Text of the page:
Entity Framework non null foreign key migration

Overview

This post gives a quick overview of how to use Entity Framework migrations and a detailed example of how to handle the addition of a new non null foreign keyed column to an existing table with data in it. Not a trivial process as you will see.
Full source code is provided, there are three versions of the same solution, one for each of the phases described below.

Introduction

Having source control over your SQL database has been a challenge for a while, I've seen companies with the attitude - the database is the source control, and they were not joking! I've seen a few companies use a dedicated SQL directory within their source code for table creation, stored proc and seeding scripts and this worked ok, but it seemed to put up a barrier between development and dbeng.

You can also go down the route of a dedicated piece of software that is supposed to manage it all for you but they are expensive, and in my experience, buggy.

Entity Framework Migrations

Enter Entity Migrations to fill the gap! It allows you to use your source code as the source control for your database! If you haven’t already worked with EF code first, you should probably stop here and review that topic. I've been using EF migrations for a while, there are plenty of tutorials out there but none deal with the scenario I’m handling.

The Problem

I have a Vehicle class, and a TyreType class. This is my starting structure, after my first migration I will have tables like those shown here. Assume that the application has been used for a while and there will be data in both tables.

Initial DB layout

Now I want to add a TyreColor class which will be referenced by the TyreType class.

public class TyreType
    {
        public int TyreTypeID { get; set; }

        //snip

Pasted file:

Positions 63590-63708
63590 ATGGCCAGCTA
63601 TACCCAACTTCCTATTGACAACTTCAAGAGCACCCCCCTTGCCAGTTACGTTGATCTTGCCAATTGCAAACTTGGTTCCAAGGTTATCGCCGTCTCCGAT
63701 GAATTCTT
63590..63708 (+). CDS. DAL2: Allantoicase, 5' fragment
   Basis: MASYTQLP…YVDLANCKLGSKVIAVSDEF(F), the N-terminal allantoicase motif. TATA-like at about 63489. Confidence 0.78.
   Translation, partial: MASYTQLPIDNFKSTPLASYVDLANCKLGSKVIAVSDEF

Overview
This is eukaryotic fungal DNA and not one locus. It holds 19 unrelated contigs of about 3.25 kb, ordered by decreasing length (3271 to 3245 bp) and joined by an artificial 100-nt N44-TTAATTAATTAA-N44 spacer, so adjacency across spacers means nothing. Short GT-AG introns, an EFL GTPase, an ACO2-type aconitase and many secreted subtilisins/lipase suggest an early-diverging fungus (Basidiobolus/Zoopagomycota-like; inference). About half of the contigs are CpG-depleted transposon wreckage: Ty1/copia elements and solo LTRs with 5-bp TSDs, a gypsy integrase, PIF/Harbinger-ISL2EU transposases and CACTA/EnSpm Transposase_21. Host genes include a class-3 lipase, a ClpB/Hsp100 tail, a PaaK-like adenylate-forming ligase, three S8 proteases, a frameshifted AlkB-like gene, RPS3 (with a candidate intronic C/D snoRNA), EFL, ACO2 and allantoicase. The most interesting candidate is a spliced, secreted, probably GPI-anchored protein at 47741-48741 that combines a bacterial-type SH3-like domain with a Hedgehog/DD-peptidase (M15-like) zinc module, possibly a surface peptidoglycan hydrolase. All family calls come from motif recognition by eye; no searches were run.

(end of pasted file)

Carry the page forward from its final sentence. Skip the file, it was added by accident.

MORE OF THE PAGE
public int TyreColorId { get; set; }
        public virtual TyreColor TyreColor { get; set; }
    }

    public class TyreColor
    {
        public TyreColor()
        {
            this.TyreTypes = new List();
        }
        public int TyreColorId { get; set; }
        public string Name { get; set; }
        public string Description { get; set; }

        public virtual ICollection TyreTypes { get; set; }
    }

There is also some plumbing in the context, you can see that in the source code provided.

This is a pretty standard one to many relationship. In the database it would look like -

DB layout after addition

The tricky part is dealing with the existing data in TyreType. I want to add a non null column, but I can’t because there are already rows of data.

The Solution

The quick answer is - firstly add a nullable TyreColorId column, then set some default value in all existing rows, then set the column to non null for future inserts. If that is enough to help you, good, if not, see the detailed explanation below.

Phase 1 - standard EF Migration creating the first two tables.

Step 1

Create the app, add the models, the context etc.

Go to the package manager console and type -

Enable-Migrations

Enable Migrations

This creates Migrations/Configuration.cs file, I'll come back to this shortly.

Step 2

Add a migration for the models in your project.

Back in the package manager type -

Add-Migration InitialCreate

This adds a file named something like - 201504280200272_InitialCreate.cs to the Migrations directory. Inside this file are Up() and Down() methods. The Up() will create the tables, set the primary key, create the foreign key and create an index.

And Down() drops the foreign key, index and tables.

Step 3

Before I push these changes to the database I will add some seeding code in Configuration.cs

        protected override void Seed(DataAccess.AutomobileContext context)
        {
            context.TyreType.AddOrUpdate(tt => new { tt.Name },
                 new TyreType { Name = "Very Fast Tyre", Material = "Very Fast Rubber" },
                 new TyreType { Name = "Fast Tyre", Material = "Fast Rubber" },
                 new TyreType { Name = "Very Slow Tyre", Material = "Very Slow Rubber" },
                 new TyreType { Name = "Slow Tyre", Material = "Slow Rubber" }